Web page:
The tunes continued to flow, until host Ray McMahon announced "Open bar with plenty of snacks left, initiating an intermission. Upon the tenors' return, many recognize that they were playing Lester Young's intro to "Tickle Toe, as recorded with Count Basie's Orchestra in 1939. While Harry moved the time up a notch, I noticed Scott had wandered off stage to read the McMahon Publishing covers framed on the back wall, returning just in time to apply a more subdued Ben Webster buzz to Lester's runs, with Chuck right with him on the cymbal as Joe Cohn supplied melodic chords and Joel Forbes maintained an unadorned rhythmic pulse.

On "Lonesome Road, Joe Cohn attracted attention running the lonesome melody by adding layers of interpretation upon layers of dramatic and difficult playing, but consistently making it come out right on time! "We're going to play a ballad, Scott announced to the audience, then asked, "what do you want to hear? Loudly a voice shouted, "Laura, and without hesitation Scott blew in his low register that famous name in notes.

By now it was 10:50 p.m. as they began Sonny Stitt's "Blues Up and Down (A reprise from their 2004 Concord CD, Heavy Juice). They were cookin', fast and furious, fours one after another, together, separately, until the only distinction was they were running the blues, up and down. As if that were not enough, McMahon asked, "How about one more? Immediately Scott blew the root of "Flyin' Home as Harry fell in unison on Illinois Jacquet's improvised solo with Lionel Hampton's band. It was exciting to hear two tenors, two powerful saxophones blowing what they felt. Real "musicianers, as Sidney Bechet called those that blew from their hearts. They obviously felt good and it made us feel great!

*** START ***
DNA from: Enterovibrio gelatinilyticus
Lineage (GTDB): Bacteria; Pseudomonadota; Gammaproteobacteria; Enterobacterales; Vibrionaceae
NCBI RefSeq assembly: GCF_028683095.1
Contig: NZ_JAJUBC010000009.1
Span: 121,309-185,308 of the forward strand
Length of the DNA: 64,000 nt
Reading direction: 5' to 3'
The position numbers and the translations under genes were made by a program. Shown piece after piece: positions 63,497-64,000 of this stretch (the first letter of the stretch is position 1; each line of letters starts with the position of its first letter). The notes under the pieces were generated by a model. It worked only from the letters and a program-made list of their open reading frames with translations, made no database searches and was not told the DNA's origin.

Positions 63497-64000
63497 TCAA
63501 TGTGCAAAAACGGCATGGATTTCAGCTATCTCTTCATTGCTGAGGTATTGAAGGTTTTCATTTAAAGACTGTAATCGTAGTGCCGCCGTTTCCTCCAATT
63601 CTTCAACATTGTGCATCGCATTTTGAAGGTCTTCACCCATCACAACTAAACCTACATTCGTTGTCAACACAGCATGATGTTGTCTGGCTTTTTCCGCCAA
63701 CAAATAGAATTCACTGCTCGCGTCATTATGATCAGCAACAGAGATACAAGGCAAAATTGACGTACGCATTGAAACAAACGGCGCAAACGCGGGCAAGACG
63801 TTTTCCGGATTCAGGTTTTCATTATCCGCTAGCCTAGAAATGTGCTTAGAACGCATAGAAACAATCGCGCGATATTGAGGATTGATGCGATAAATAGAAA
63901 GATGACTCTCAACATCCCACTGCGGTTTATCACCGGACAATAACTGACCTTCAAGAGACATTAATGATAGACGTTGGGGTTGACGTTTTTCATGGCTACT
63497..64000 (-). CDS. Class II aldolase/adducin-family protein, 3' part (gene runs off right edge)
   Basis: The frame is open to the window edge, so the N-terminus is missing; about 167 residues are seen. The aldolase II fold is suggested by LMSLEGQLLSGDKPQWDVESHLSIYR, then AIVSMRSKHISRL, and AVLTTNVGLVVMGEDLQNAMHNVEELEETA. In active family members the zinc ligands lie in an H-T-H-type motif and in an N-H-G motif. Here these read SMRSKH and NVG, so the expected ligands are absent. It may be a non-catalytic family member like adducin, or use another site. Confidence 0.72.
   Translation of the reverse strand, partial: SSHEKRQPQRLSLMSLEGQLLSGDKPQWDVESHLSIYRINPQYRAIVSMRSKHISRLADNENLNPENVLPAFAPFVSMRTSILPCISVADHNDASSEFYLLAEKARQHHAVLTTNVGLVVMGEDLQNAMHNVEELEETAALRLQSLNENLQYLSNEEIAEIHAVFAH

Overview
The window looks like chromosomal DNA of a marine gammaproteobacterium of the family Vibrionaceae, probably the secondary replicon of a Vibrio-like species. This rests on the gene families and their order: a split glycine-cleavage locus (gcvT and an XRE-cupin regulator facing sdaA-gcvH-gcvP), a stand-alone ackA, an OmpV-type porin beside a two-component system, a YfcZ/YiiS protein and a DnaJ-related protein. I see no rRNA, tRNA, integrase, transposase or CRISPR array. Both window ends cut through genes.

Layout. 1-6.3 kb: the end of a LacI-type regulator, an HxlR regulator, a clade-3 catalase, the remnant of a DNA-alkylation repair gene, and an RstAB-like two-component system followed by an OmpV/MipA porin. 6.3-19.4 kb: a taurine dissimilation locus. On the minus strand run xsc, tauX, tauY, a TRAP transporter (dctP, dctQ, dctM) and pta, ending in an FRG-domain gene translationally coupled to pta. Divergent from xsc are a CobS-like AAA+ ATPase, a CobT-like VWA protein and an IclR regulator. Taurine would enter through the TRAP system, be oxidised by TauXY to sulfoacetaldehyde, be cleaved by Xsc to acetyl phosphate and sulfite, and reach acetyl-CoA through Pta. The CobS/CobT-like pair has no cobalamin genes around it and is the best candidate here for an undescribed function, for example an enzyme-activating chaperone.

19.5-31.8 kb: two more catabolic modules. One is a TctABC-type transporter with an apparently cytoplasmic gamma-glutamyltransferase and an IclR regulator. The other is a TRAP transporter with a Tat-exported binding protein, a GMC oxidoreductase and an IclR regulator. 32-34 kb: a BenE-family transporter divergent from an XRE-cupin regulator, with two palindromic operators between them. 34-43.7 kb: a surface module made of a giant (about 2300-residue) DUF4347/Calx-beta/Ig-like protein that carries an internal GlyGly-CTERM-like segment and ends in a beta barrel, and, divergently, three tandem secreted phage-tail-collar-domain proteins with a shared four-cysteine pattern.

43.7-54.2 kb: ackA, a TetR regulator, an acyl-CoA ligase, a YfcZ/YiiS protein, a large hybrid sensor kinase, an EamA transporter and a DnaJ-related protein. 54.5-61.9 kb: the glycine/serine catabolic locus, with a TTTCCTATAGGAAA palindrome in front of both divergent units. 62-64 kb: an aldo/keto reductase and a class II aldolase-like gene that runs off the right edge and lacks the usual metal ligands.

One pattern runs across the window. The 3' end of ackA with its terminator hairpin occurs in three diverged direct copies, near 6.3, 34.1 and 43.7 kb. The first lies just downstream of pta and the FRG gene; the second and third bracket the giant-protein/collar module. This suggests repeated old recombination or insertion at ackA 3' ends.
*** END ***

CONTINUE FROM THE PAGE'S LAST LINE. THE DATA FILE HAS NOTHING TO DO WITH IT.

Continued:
A live DVD recording of this delightful night is to be available on www.mcmahonjazzmedicine.com. Add Harry Allen's and Scott Hamilton's CDs along with other jazz greats—both old and new—and you can also learn that the next event couples Harry Allen with jazz legend Frank Wess, in order to discover what's happening next.

Visit Harry Allen on the web.